By Jason Giacchino
It was foolish to even attempt to reveal a piece of hardware as unique as the OQO Model 01 in front of the unintentional audience of casual onlookers making up the mid-afternoon lunch crowd at my favorite coffee joint. Men dressed in suits cautiously lowered their Business sections to steal a peek, teenagers glanced at the unit then quickly looked away, employees stared blankly as they wiped down tables adjacent to mine.
I imagine most were certain that they were mistaken at first, this tiny piece of hardware wasn't really running Windows XP was it? I purposely laid the unit flat while taking a sip of my coffee in effort to ease their curiosity. The crisp display of familiar green pastures and blue clouded skies behind the desktop icons spoke their message as well as any words could have; indeed Windows XP, as shown in Figure A, this certainly was.FIGURE A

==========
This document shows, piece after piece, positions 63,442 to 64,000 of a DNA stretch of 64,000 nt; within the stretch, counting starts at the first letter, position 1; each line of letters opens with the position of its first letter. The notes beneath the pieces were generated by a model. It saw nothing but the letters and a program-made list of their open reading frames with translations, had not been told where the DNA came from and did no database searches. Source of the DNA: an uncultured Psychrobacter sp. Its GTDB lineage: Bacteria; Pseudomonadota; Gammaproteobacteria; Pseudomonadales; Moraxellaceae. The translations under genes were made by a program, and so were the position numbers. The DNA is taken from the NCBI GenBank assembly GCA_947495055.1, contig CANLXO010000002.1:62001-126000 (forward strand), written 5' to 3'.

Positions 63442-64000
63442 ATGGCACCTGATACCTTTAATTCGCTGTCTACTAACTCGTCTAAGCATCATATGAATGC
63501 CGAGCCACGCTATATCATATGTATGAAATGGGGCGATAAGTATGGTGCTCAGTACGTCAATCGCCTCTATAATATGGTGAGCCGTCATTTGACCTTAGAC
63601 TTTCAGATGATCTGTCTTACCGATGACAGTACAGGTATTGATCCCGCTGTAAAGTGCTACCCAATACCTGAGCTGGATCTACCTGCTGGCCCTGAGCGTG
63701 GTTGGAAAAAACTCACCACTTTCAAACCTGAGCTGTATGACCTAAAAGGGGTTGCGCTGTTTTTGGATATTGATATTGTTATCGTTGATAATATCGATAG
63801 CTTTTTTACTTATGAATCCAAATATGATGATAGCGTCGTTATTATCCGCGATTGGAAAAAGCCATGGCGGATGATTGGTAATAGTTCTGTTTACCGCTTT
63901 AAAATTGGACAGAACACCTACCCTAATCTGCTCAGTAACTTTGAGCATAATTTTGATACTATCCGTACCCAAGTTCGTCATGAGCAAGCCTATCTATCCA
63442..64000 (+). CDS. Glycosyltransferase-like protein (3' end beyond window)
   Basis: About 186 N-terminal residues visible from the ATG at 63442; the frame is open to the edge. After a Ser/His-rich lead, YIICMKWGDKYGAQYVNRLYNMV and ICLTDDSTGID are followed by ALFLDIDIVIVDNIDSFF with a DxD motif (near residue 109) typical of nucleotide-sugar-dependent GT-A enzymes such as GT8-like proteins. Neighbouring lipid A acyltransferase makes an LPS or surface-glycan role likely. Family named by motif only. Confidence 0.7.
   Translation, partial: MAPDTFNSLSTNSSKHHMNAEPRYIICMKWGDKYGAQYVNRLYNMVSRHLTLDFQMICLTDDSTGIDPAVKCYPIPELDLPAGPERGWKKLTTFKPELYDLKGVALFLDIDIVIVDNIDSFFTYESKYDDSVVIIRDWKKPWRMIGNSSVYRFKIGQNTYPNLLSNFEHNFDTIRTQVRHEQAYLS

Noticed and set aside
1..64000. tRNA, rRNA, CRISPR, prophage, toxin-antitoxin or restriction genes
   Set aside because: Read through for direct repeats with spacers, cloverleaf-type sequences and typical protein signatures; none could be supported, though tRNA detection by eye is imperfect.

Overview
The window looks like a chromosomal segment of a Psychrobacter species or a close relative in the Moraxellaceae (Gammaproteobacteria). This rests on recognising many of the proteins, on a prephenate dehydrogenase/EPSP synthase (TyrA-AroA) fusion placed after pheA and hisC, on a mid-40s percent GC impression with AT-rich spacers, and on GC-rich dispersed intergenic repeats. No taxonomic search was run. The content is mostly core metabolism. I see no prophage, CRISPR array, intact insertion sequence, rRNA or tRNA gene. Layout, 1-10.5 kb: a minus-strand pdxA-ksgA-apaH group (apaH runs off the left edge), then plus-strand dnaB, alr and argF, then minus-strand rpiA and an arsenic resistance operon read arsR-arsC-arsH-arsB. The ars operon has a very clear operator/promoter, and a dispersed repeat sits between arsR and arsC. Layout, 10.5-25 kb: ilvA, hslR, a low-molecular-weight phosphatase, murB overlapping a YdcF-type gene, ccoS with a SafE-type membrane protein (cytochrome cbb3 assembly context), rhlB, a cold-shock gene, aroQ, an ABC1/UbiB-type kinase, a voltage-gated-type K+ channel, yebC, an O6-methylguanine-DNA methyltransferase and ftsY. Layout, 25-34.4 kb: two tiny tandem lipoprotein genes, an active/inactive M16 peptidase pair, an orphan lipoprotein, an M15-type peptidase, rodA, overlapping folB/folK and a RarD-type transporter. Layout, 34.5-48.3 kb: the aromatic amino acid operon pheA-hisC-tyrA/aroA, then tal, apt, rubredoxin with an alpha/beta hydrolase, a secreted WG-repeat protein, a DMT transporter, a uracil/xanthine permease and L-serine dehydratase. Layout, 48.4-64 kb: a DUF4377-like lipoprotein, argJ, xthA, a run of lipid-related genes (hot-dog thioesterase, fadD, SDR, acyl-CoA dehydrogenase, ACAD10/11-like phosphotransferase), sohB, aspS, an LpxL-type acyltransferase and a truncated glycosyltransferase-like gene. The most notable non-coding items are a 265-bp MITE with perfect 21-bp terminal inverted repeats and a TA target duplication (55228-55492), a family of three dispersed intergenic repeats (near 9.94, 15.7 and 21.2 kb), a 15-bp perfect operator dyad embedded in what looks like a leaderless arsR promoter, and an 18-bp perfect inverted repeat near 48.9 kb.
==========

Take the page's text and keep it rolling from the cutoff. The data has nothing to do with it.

The OQO is PDA-size hardware running desktop class software. (click for larger image)
The OQO is a piece of hardware that in many senses defies the current classification structure that is used to identify mobile computing systems. Technically, the unit actually falls into a sub-ultra portable notebook class as it is physically more compact than any ultra portable notebook on the market today.
It is marketed as an Ultra Personal Computer or uPC and is, in fact, only slightly larger than the average PDA, measuring in at 4.9 inches wide, 3.4 inches long, and 0.9 inches thick with a 5 inch transflective VGA (800 x 480 resolution) screen.
Weighing in at 14 ounces, however, keeps the unit from being confused with a true pocket PDA, although it does feel comfortable (albeit warm) in the hand. The slide up screen reveals a competent QWERTY thumb-board that indeed functions most effectively through thumb typing, although the layout is adequate for limited two hand, touch typing data entry once the unit is laid flat on a surface.